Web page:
India – Marching fast towards technological self-reliance, resilience!
India is marching fast towards technological self-reliance and resilience. The National Technology Day, which we celebrate every year on May 11, reminds us of our collective resolve and aspirations to be technologically empowered to meet domestic and global challenges. The day saw India joining the elite group of countries with nuclear weapons by successfully conducting three nuclear tests under ‘Operation Shakti’ at Pokhran, Rajasthan. It proved a watershed moment in our pursuits to achieve ‘Aatmanirbharta’ in the field of science and technology.
Today India is leaving nothing unturned to make the most of technological advancement and upgradation in every critical field. From health to education, defence to agriculture, concerted efforts are on for technological interventions. These are not only creating more jobs, enhancing exports but are also helping people improve their ease of life. Technological evolution must be in sync with human needs, which is precisely happening in our country today.
Our Information Technology (IT) roadmap for the defence is not only in consonance with contemporary technologies being used by advanced nations but is also aligned to our defence needs. The IT Roadmap for defence includes ongoing and future tri-services information and communication technology (ICT) projects leading to effective use of ICT in areas such as network centric operations, information security, planning, stores management, and general administration.
Advanced electronic warfare system ‘Shakti’ was designed and developed by the Defence Electronics Research Laboratory (DLRL), Hyderabad, was handed over to the Indian Navy last year. Indigenous aircraft carrier ‘Vikrant’ successfully accomplished its maiden sea voyage last year. This milestone with few parallels reinforces confidence in the largest indigenously designed platform of the Indian Navy and the resolve of countrymen in our quest for Atmanirbhar Bharat.
It is a matter of delight that the Central and state governments are committed to the promotion of technologies. Accordingly, a number of measures have been taken. In order to build an overall semiconductor ecosystem and ensure that it in turn catalyses India’s rapidly expanding electronics manufacturing and innovation ecosystem, the Central government has approved ‘Semicon India’ programme with a total outlay of Rs 76,000 crore for the development of semiconductor and display manufacturing ecosystem in our country.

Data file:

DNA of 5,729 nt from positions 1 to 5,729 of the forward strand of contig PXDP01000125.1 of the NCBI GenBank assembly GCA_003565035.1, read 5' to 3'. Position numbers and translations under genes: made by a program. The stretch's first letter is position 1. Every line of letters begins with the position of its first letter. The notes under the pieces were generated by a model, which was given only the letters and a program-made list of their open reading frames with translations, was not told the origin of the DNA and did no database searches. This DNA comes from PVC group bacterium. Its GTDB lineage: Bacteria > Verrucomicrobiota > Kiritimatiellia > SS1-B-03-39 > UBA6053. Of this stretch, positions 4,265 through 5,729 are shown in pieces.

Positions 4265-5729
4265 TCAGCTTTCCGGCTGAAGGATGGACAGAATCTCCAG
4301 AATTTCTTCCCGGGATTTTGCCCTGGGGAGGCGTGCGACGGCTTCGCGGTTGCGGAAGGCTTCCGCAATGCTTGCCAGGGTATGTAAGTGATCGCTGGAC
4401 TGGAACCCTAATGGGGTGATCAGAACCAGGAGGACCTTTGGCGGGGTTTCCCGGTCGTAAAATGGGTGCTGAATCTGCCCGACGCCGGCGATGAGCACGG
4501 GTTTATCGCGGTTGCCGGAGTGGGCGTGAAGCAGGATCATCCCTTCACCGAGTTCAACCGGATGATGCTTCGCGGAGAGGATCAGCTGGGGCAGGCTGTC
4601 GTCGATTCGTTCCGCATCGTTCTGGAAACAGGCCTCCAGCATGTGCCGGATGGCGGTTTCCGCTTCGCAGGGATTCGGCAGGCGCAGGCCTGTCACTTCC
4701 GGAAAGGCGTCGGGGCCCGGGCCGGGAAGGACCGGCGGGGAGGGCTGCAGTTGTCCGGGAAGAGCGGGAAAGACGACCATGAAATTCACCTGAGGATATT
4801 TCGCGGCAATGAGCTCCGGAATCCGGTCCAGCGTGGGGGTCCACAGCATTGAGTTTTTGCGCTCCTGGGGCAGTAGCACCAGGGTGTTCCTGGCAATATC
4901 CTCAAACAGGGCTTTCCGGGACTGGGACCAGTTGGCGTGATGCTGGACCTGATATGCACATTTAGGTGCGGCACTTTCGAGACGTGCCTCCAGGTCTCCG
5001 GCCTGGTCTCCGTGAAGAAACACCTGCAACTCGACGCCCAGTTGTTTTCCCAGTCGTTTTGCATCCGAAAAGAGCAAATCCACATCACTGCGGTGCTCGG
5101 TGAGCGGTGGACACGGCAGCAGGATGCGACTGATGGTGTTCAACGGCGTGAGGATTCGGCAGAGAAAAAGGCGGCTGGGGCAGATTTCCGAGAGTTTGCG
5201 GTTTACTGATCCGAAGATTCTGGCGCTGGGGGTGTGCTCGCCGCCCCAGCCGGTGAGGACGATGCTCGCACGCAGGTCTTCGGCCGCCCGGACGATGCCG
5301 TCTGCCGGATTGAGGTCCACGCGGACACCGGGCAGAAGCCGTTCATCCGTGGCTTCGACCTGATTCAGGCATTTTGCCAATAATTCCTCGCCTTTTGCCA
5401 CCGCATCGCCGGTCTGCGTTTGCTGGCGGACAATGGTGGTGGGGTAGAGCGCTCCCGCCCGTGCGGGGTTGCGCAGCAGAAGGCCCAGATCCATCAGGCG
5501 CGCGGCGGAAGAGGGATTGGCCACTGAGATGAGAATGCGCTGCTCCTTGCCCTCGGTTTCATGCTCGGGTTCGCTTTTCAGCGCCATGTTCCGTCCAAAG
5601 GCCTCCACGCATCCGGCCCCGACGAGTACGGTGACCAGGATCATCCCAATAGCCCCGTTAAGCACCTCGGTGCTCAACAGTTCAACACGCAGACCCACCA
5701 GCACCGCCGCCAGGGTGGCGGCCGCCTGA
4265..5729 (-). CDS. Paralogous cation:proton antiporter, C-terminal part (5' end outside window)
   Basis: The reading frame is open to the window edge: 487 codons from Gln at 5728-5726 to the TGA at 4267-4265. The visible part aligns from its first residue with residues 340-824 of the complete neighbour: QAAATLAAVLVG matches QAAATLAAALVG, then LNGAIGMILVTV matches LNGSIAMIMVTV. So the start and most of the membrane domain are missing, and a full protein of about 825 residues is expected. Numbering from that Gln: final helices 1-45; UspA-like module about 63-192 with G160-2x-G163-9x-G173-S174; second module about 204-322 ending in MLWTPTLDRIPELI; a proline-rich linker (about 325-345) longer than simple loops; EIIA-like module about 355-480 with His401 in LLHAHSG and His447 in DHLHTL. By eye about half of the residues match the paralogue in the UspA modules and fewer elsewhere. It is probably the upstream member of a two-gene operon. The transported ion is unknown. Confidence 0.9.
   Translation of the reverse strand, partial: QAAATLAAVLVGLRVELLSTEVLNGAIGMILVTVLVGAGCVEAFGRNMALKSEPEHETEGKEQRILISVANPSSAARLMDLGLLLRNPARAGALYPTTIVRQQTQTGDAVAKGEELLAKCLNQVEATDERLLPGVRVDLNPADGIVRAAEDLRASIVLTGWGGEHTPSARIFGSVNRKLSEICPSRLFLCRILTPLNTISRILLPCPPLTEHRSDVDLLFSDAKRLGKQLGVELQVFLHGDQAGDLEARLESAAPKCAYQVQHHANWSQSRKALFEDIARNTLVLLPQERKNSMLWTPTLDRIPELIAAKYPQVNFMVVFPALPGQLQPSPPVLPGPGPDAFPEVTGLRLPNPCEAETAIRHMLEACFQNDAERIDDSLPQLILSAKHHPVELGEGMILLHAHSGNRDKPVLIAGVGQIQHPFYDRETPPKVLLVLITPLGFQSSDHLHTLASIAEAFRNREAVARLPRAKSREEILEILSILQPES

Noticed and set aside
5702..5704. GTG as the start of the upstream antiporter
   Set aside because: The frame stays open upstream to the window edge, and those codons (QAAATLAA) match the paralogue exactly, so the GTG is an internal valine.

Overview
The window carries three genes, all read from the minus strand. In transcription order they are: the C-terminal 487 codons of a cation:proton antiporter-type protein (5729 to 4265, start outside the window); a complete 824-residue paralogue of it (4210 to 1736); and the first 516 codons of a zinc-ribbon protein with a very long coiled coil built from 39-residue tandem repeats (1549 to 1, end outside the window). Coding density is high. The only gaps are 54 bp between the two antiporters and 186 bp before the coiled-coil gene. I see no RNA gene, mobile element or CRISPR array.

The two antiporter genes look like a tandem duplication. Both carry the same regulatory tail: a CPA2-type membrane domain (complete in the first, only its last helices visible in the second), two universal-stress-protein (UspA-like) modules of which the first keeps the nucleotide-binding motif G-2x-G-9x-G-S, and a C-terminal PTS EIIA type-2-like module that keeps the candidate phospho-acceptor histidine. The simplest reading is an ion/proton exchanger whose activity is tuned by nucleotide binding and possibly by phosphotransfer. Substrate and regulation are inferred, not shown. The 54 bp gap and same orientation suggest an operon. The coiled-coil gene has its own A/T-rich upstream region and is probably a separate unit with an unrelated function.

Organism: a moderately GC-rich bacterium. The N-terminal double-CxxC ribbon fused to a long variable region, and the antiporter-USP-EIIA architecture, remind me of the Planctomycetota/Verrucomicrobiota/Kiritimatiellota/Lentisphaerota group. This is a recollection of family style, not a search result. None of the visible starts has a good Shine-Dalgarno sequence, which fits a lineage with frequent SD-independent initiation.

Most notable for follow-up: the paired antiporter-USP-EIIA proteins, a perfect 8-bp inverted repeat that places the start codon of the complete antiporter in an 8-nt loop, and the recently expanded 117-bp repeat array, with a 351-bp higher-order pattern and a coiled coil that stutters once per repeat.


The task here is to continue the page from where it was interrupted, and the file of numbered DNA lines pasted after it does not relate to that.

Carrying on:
However, complacency has no place in today’s dynamic and competitive time, which has transformed the whole world into one integrated economy where only those will survive and thrive who are the best, cost effective and visionary. Technology changes much faster than what we visualize! It is, therefore, necessary for our researchers, scientists and experts to foresee the things and plan ourselves accordingly. We all know CoWin, a digital platform which made our combat against Covid-19 so resilient. Similarly, ‘Aarogya Setu’ app brought us together in our resolute fight against the coronavirus. It happened because we rose to the occasion.
As an emerging technological hub, we must focus on making technologies affordable. Drones have a huge use in pesticide and nutrient application. But can all farmers afford drones? Perhaps, not! It is a challenge as well as an opportunity for researchers and other stakeholders to make cheaper drones and robots for their mass usage. Similarly, we do discuss a lot about the use of Artificial Intelligence, Machine Learning, Robotic Process Automation, Edge Computing, Quantum Computing, Virtual Reality and Augmented Reality, Blockchain, Internet of Things, 5G, Cyber Security and so on.
How well prepared are we in terms of roadmaps, strategies and action plans to put these technologies to a wider use? We need to be fast and well prepared in use of newer technologies so that we can think of the things going to happen at the next level. We need to always remember that we have to compete with the best in the world. There is a need for all stakeholders to complement the initiatives of the government to make India technologically empowered.
I am of the firm opinion that we will realize the grand objective of ‘Digital India’ only by putting in our best of efforts. Our students, researchers, scientists and faculty members have to play a bigger and proactive role in being innovative! The time of run-of-the-mill kind of ideas is over! It’s an age of out-of-the-box thinking. It is the age of manufacturing and entrepreneurship. Our youth have the potential and determination to be agents of perform and reform! As great monk Swami Vivekananda said – ‘Arise awake and stop not until the goal is reached!
(The views are strictly personal of the author.)